Being myself an Aussie bloke, I can walk up to another bloke and say that. If the other bloke is a true blue Aussie, he can ignore the questioning aspect, and simply reply “G’day mate.” And thus it is established that we are indeed mates, and if one or the other of us happens to be in a spot of bother, there is a fair chance that the other will try to be of assistance.
At least this is the theory as clearly set out in Mateship 101.
Although the task of defining a national character for the people of any country is fraught with difficulties and subtle pitfalls, for Australians, mateship cannot be ignored, and even today most of us would include it somewhere in our description of what it means to be Australian.
I’ve just read “Mateship – A Very Australian History” by Nick Dyrenfurth (Scribe 2015). I regard it as a must read for anyone seeking to get a handle on the Australian character. It provides a thoroughly researched account of how the concept of mateship had its genesis among the early rural and sometimes ex-convict workers of Australia, and was then refined and developed in the gold rushes of the latter half of the nineteenth century, the growth of the union movement, and the involvement of Australians in the two World Wars. The author provides a rich mix of references to mateship by Australians of all ranks, from prime ministers on down, as they have sought to redefine it to suit their various purposes, and take advantage of the broad approval of the concept, notwithstanding its fuzziness in areas such as its lack of applicability to women.
Which begs the question, what if I say “Ow yu goin mate orright?” to a woman, in particular an Aussie woman other than my partner? I stand a fair chance of a reply along the lines of “I’m not your mate, and with a bit of luck, I never will be.” Of course, she would be taking the option of interpreting “mate” as meaning “intimate partner”, and drawing on the fact that, notwithstanding some strenuous efforts over the years, mateship has never been unambiguously extended to include the fairer sex.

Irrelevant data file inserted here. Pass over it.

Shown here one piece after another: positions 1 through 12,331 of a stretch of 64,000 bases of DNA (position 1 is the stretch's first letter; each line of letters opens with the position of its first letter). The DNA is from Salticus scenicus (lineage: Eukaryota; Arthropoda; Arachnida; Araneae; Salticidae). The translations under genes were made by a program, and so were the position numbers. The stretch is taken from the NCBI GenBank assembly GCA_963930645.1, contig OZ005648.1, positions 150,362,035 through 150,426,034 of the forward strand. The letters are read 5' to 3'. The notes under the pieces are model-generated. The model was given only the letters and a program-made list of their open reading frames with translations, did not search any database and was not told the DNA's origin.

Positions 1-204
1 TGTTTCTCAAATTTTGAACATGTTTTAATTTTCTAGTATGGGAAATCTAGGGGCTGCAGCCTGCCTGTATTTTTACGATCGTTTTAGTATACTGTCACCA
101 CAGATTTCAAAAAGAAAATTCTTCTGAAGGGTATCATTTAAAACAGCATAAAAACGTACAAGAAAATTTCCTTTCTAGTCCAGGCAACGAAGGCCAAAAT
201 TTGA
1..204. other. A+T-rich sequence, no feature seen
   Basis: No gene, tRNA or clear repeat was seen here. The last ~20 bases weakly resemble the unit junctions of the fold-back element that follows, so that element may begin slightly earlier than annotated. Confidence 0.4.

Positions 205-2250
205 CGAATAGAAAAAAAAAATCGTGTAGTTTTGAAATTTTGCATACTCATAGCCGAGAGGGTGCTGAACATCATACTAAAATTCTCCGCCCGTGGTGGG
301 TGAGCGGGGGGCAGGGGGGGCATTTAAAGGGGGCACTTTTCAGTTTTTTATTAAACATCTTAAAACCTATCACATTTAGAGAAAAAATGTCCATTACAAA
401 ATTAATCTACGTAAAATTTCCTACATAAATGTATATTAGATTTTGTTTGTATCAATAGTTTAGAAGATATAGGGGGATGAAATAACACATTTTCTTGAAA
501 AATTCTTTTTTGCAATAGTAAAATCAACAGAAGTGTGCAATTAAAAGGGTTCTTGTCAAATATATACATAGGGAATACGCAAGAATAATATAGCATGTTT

In 1999, when some amendments to the Australian constitution were being considered, the then Prime Minister John Howard proposed the inclusion of a reference to mateship in the preamble, as follows:
“Australians are free to be proud of their country and heritage, free to realise themselves as individuals, and free to pursue their hopes and ideals. We value excellence as well as fairness, independence as dearly as mateship.”
However, the idea was dropped, largely due to opposition from the poet Les Murray (who said that the term “mateship” was “blokish” and “not a real word”), and also the Australian Democratic Party.
I guess you could say we’re a weird mob. Although I must add that I’ve been deeply grateful on a couple of occasions when having car problems in some remote Outback spot, and a bloke arrived in another vehicle, and although I’d never met him before, turned out to be my mate, and helped me sort out the problem and get going again. True mateship!